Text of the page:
|Publication number||US6879743 B2|
|Application number||US 10/028,570|
|Publication date||Apr 12, 2005|
|Filing date||Dec 19, 2001|
|Priority date||Dec 19, 2001|
|Also published as||US20030113052, WO2003054598A1|
|Publication number||028570, 10028570, US 6879743 B2, US 6879743B2, US-B2-6879743, US6879743 B2, US6879743B2|
|Inventors||Achintya K. Bhowmik, Nagesh K. Vodrahalli|
|Original Assignee||Intel Corporation|
|Export Citation||BiBTeX, EndNote, RefMan|
|Patent Citations (11), Non-Patent Citations (4), Referenced by (3), Classifications (20), Legal Events (4)|
|External Links: USPTO, USPTO Assignment, Espacenet|
1. Field of the Invention
The described invention relates to the field of optical systems. In particular, the invention relates to creating low-loss polarization-insensitive planar lightwave circuits.
2. Description of Related Art
Planar lightwave circuits (PLCs) are systems that include, but are not limited to, waveguides, light sources, and/or detectors in the plane of the circuit. PLCs often have been based on silica-on-silicon (SOS) technology.
One issue with planar lightwave circuits, and SOS-based devices in particular, is the birefringence in the waveguides. Birefringence may arise due to thin-film stress and makes these devices polarization sensitive. Thus, the output of the PLC may vary dependent upon the polarization of the input.
However, due to lack of lateral optical confinement in the half waveplate, the mode profile of the optical signal expands and results in excess loss in the device. To minimize the loss, an extremely thin half waveplate is used. In one case, the half waveplate is approximately 15 microns thick. However, the reduced thickness of the half waveplate is limited due to fragility, thickness uniformity, and handling difficulties.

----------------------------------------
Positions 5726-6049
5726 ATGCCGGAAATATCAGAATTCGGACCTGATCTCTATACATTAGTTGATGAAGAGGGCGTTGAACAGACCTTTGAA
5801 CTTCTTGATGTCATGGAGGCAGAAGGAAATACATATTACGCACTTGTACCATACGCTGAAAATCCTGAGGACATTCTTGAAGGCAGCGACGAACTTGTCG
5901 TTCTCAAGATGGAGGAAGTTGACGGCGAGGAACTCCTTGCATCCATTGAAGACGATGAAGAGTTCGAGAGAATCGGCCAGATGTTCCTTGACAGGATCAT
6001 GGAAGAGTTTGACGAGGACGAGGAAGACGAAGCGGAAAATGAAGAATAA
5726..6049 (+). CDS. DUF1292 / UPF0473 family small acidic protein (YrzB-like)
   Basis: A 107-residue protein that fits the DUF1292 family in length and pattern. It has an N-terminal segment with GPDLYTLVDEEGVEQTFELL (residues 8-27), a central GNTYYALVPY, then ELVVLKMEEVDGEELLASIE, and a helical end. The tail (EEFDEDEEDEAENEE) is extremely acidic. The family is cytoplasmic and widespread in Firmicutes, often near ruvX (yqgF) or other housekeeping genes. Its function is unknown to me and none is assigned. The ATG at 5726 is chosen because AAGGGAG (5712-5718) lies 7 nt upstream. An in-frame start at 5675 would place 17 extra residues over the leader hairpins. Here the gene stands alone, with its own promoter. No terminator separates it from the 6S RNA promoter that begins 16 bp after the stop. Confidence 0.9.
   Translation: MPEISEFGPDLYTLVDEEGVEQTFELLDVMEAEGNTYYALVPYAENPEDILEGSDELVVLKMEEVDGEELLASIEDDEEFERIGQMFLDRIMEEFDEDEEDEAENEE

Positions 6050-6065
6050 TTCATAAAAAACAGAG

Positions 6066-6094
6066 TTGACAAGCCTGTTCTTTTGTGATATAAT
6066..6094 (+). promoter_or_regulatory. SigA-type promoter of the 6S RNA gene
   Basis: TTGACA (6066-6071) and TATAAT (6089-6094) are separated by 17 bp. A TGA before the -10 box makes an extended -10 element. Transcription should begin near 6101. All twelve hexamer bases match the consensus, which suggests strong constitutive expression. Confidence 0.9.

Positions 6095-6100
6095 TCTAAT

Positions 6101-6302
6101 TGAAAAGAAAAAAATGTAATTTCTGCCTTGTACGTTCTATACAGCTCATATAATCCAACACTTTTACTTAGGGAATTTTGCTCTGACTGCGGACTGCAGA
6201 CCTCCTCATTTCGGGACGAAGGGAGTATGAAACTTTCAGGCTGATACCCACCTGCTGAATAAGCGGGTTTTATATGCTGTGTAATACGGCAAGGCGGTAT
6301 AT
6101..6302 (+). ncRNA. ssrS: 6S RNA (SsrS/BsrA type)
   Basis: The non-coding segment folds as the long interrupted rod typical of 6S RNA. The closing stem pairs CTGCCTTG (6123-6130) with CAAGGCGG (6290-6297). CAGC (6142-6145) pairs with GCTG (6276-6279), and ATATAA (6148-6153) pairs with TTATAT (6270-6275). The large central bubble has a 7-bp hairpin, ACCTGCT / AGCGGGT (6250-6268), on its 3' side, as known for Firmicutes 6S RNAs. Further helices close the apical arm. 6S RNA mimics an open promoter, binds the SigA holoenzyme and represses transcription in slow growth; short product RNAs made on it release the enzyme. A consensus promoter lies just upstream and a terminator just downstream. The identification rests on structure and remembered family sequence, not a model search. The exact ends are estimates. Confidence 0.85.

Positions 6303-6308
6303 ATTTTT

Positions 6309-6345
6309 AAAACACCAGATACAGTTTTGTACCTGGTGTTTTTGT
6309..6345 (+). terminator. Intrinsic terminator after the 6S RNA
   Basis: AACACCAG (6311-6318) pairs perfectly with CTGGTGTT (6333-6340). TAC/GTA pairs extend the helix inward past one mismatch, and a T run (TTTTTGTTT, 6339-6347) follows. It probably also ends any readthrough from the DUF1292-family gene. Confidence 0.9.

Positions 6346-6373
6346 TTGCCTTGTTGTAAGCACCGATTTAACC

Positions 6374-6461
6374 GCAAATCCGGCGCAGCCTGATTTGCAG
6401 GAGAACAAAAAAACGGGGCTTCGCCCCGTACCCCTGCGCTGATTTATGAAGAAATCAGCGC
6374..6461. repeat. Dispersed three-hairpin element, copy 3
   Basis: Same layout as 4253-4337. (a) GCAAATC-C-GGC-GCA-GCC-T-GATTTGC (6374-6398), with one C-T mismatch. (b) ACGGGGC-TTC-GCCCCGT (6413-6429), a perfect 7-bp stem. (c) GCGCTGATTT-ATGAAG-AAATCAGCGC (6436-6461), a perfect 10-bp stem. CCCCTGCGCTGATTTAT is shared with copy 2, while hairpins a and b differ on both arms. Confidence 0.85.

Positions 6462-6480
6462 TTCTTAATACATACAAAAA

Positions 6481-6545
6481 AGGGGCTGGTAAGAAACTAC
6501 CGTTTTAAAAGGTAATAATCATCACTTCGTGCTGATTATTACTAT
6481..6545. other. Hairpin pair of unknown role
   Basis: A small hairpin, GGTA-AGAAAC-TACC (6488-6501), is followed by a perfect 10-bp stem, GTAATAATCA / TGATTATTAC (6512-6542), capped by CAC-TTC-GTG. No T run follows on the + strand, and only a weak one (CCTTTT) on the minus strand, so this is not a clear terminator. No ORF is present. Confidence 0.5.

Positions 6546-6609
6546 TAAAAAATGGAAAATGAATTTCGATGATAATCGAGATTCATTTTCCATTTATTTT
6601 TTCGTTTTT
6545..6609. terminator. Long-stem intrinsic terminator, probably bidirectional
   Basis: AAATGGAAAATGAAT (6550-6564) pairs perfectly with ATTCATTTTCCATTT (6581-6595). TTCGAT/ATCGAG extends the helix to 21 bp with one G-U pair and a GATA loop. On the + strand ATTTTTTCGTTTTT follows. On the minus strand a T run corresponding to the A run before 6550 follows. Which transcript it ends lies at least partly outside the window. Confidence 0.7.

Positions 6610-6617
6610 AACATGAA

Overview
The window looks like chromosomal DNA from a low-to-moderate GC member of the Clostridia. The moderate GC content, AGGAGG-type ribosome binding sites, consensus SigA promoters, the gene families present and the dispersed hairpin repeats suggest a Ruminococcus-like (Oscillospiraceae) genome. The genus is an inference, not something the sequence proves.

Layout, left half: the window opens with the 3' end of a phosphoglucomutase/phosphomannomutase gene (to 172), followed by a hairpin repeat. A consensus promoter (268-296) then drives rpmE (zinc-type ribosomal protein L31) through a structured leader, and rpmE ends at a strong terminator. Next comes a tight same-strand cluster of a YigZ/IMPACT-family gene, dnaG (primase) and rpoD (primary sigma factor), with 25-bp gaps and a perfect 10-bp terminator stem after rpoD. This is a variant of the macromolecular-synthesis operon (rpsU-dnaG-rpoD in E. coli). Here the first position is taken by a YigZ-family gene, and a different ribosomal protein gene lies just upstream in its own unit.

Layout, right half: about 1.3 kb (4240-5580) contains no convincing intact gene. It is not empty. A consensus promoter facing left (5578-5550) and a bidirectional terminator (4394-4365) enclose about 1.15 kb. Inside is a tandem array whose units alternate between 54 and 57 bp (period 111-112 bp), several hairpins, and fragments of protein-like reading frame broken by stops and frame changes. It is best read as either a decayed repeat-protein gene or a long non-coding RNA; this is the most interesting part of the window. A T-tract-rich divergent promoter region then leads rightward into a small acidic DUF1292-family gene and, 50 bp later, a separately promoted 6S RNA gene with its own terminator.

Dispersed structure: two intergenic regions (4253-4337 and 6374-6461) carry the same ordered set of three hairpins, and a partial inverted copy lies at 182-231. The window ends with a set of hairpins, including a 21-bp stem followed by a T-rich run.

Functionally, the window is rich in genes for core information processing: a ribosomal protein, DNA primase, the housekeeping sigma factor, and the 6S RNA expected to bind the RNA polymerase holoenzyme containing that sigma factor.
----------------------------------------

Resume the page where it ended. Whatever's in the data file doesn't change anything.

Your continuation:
A method and apparatus for reducing the polarization sensitivity of a planar lightwave circuit is disclosed. A planar lightwave circuit comprises a first portion of a waveguide, a second portion of a waveguide, and a segment of crystal core fiber (CCF) coupling the first portion to the second portion of the waveguide. The CCF helps to reduce the polarization sensitivity of the waveguide. In one embodiment, multiple CCFs are used in a PLC having multiple waveguides, such as in an array waveguide grating.
In one embodiment, the CCF 110 acts as a polarization mode converter in the mid section of the PLC 100. An optical signal traverses a first half of the PLC; its polarization is flipped by the mode converter; and then the optical signal traverses the second half of the PLC 100. By placing the CCF 110 at a mid section of the PLC 100, the mode conversion causes the polarization of the optical signal exiting the CCF 110 to be rotated by 90 degrees with respect to the polarization direction of the optical signal entering the CCF 110. Traversing the first half with a first polarization and traversing the second half of the PLC 100 with a flipped polarization cancels out the polarization sensitivity of the PLC 100.